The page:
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T h e l a t e 1 9 6 0 s w e r e a t i m e o f c i v i l F r o m c o l l e g e A c t i v i S t t o c o r p o r A t e l e A d e r , M e a n i n g f u l D i f f e r e n c e s unrest and paradigm shifts on campuses across the nation, including Bemidji State. For alumnus Dave Sorensen, this highly charged campus atmosphere provided fertile grounds for learning.

“It was a very active time on college campuses,” Sorensen recalls. “ We were going through a lot of social change. I learned a lot about being involved in change and respecting the perspectives of others.”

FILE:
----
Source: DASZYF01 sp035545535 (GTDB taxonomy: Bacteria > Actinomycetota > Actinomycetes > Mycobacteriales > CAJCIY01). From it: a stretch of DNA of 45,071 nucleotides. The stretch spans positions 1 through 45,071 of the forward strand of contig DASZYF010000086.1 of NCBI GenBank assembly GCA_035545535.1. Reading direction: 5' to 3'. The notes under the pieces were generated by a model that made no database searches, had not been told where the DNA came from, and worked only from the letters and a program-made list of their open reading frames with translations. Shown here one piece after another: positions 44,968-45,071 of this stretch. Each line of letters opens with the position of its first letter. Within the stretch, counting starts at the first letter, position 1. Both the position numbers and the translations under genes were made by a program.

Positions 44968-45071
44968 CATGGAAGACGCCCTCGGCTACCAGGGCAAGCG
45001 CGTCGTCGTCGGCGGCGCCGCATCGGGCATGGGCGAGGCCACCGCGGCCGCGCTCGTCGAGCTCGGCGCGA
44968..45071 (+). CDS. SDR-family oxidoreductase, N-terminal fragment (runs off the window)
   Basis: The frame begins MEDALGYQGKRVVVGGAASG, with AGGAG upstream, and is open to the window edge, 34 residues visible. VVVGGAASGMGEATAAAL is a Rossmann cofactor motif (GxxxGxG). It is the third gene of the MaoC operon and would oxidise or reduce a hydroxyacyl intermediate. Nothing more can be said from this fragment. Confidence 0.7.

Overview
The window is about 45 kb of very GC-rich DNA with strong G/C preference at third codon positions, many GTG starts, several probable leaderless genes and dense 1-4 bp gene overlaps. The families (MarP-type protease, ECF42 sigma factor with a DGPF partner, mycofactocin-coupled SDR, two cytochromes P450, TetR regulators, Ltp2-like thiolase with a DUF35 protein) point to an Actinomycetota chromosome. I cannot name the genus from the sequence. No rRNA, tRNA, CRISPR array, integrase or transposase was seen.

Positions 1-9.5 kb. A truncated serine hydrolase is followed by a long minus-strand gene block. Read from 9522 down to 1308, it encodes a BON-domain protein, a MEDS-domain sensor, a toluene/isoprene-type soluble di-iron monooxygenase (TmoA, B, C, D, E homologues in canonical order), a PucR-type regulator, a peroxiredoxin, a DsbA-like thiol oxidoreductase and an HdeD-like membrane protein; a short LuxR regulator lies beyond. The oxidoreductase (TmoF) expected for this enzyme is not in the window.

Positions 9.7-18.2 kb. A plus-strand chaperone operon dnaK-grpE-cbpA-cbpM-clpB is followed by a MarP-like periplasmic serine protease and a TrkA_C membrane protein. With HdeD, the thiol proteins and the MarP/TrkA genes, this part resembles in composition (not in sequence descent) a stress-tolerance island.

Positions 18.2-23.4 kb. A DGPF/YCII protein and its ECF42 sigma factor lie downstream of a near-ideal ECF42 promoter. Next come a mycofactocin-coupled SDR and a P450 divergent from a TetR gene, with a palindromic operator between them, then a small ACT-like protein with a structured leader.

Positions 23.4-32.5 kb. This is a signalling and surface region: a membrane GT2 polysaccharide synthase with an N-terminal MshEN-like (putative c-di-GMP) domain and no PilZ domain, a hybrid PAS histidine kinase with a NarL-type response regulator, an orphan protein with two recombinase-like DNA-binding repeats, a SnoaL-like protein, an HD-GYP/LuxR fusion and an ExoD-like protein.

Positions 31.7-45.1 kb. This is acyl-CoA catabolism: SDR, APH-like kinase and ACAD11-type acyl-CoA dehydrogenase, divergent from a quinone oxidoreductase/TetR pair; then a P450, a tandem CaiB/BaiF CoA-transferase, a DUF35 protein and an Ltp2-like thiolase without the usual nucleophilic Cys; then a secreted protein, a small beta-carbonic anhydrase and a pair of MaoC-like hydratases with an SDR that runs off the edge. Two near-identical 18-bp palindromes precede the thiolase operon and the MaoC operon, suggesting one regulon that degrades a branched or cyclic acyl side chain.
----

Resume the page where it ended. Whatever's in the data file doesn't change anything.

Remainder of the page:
Raised in the northwestern Minnesota town of Warren (pop. 1675), Sorensen arrived at Bemidji State in 1968 with a strong sense of community and desire to make a difference.

“An advantage to a small town is the sense of community you always carry with you,” he explains. “There’s a close- ness you don’t have in a city: an inter- est in others’ success, what makes them work, a focus on them as people.”

“It was a very active time on college campuses. e were going through a lot of social change. I learned a lot about being involved in change and respecting the perspectives of others.”

He took those qualities and expanded upon them at Bemidji State, where he found an array of grassroots oppor-

Dave Sorensen

8

Bemidji State University

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